The Ave is getting an update, but who decides what that looks like?
Developers have started their builds in earnest in the University District, and property taxes and rents are rising accordingly. But so far, University Way Northeast, known colloquially by students and neighbors as ‘the Ave,’ has been spared from much of the development excitement across the neighborhood.
That’s due in large part to pushback from community activists and small business owners. Some community members want the city to designate the Ave as a historic district, or take out cars and create a pedestrian-only walkway.
Save the Ave was formed to ensure the relentless upzoning and density increases happening on neighboring blocks will not spill over onto the University of Washington’s longtime business corridor.
Change on the Ave is now inevitable, but it’s early enough to decide what those changes should look like. KIRO Radio’s Dave Ross asked four small business owners with storefronts along the Ave for their best case scenario. It feels especially urgent as some local favorites, like the four generation family-owned University Seafood & Poultry, have already closed their doors.
“You can’t blame people for holding onto a property and getting this huge payout. How can you walk away from 5 to 10 to 20 million dollars off a property?” Rick McLaughlin, owner of Big Time Brewery, told Seattle’s Morning News.
“We all have to embrace the fact that change is gonna happen. How do we work with the change in order to make sure we keep what we have, and yet continue to grow?” said Andrew McMasters, co-founder of Jet City Improv on the north end of the Ave.
Developers often don’t consider thoughtful additions they can make to a neighborhood, like green spaces or arts programming, McMasters said. He wants to work with developers to make the University District an arts and theater destination in Seattle, but there’s little incentive for developers to talk to community members and small business tenants.
“Many of [the developers] are out-of-state builders,” said Don Schulze, who owns the family business Shultzy’s Bar and Grill. “They’re just here to put it up and sell it and move on.”
Buildings on the Ave must stay below a maximum height of 65 feet. A couple of proposed upzones along the business corridor would increase the height to 75 or 85 feet, adding a few stories to the buildings.
“The reason why I stand so strongly at 65 feet, where it’s zoned now, is because as soon as you go through and do an upzone of a commercial district like the Ave, the King County Assessor will go through and say ‘hey, this area is now ripe for more development,'” McLaughlin said.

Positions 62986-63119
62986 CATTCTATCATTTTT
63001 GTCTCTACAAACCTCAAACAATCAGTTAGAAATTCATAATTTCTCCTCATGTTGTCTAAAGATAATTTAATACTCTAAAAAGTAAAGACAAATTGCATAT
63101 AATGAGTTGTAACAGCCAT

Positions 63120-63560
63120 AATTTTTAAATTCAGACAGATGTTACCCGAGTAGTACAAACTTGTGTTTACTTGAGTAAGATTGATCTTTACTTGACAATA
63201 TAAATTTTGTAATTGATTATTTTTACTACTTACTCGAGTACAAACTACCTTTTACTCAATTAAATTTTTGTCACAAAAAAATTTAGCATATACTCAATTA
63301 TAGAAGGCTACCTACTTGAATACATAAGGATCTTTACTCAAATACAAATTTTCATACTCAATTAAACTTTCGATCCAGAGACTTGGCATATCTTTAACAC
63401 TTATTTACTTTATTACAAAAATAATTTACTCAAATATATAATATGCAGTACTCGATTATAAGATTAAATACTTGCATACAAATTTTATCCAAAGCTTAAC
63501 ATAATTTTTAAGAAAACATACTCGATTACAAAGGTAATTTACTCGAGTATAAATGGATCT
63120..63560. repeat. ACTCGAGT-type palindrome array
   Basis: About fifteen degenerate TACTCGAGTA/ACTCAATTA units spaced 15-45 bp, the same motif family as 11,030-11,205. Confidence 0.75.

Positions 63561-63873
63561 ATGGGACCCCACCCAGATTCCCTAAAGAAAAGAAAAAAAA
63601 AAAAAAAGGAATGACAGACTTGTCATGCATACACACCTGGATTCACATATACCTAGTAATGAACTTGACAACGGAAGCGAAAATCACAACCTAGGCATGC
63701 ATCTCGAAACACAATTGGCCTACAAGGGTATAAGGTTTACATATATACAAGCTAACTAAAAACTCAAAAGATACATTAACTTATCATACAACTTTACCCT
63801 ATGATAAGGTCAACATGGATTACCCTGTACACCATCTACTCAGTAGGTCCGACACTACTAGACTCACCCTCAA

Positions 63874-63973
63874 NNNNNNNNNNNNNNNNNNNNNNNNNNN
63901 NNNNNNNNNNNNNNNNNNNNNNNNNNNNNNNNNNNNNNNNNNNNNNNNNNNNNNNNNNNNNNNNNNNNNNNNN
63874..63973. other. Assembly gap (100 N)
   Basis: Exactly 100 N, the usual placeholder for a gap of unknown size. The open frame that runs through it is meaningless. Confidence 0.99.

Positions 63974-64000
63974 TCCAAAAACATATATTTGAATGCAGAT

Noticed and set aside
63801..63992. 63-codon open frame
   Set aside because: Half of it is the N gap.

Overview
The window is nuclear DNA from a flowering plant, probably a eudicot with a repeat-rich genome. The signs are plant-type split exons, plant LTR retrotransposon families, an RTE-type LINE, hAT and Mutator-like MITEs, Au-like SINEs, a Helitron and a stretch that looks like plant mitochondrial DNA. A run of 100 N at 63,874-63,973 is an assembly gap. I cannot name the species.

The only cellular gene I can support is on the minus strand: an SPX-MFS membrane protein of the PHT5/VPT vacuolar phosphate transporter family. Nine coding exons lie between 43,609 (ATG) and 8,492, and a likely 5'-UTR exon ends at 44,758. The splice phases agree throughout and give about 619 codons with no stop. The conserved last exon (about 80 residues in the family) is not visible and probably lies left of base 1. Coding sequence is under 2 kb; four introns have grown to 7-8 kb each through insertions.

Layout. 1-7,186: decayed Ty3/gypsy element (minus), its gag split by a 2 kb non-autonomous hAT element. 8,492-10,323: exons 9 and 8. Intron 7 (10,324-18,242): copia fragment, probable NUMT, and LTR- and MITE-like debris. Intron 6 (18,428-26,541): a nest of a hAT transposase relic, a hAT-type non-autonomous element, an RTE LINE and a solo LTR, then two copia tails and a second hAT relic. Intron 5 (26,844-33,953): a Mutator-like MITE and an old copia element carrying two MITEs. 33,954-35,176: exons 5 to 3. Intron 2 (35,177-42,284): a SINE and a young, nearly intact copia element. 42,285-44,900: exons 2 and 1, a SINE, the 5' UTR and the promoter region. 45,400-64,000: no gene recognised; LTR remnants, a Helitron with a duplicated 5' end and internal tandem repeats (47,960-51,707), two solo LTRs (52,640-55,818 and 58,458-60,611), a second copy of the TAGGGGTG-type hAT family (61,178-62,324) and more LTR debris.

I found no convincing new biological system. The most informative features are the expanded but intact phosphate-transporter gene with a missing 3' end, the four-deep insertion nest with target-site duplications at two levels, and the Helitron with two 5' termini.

When property values increase, that creates a burden for small business owners like McLaughlin, who holds a triple net lease and must pay taxes on his property. This is part of the reason, McLaughlin said, that beloved local hardware store Hardwick’s will soon close its doors. Sitting on Roosevelt Way, the nearly 90-year old property didn’t have the protections that business owners on the Ave want from the city.
“As it stands right now, you can’t restrict what a property owner or developer does with their property because there’s no rights for commercial tenants, and there’s lots of rights for residential tenants,” McLaughlin said. “So unless you have it signed in contract … pretty much every business tenant is getting the boot as soon as that project starts.”
Schulze said he and his family feel the Ave would be better off with redevelopment.
“The buildings are old, they look unsafe,” Schulze said. “I don’t want to lose this opportunity to redevelop at the same time the entire University District is being redeveloped.”
Schulze has ownership over his property. He says the Ave has many Unreinforced Masonry Buildings (URMs), which are unsafe in the event of a major earthquake. Retrofitting his building, Schulze said, is about the same price as knocking it down and rebuilding with added stories.
“I’ll build up,” Schulze said. “I’ll build up seven floors, I’ll have more space.”
That space would increase neighborhood density, and bring more customers into the neighborhood, Schulze said, benefiting all businesses. A proper design team, perhaps on a city level, could set guidelines for those new buildings to keep the character of the neighborhood intact.
Gayle Nowicki owns the Gargoyle Statuary, which sells gothic art, home and garden wares, and, of course, gargoyle statues. She rents her storefront.
“My letters to the city — and they actually have considered this — would be a downzone, limiting the heights to 45 feet,” Nowicki said. “That would encourage people not to go any higher than a lot of our one or two-story buildings, which have the most beautiful storefronts.”
“I talk to hundreds of people every day that just would be crushed if this little neighborhood was destroyed,” Nowicki said.
A new light rail station will open on the Ave in September 2021, as will a station near Roosevelt High School, and another at Northgate. Increasing density while keeping affordability and neighborhood charm in North Seattle is a concern.
“Who’s in charge of making sure University Avenue maintains it’s weirdness? Despite what’s about to happen?” Dave Ross asked the group.
“I believe the community is responsible for that,” McLaughlin said. “Uniqueness is important, especially as a city that’s just getting really a whitewashing throughout Seattle. We need to have uniqueness. And we need to have culture and community in place. Otherwise, everything’s going to be like South Lake Union.”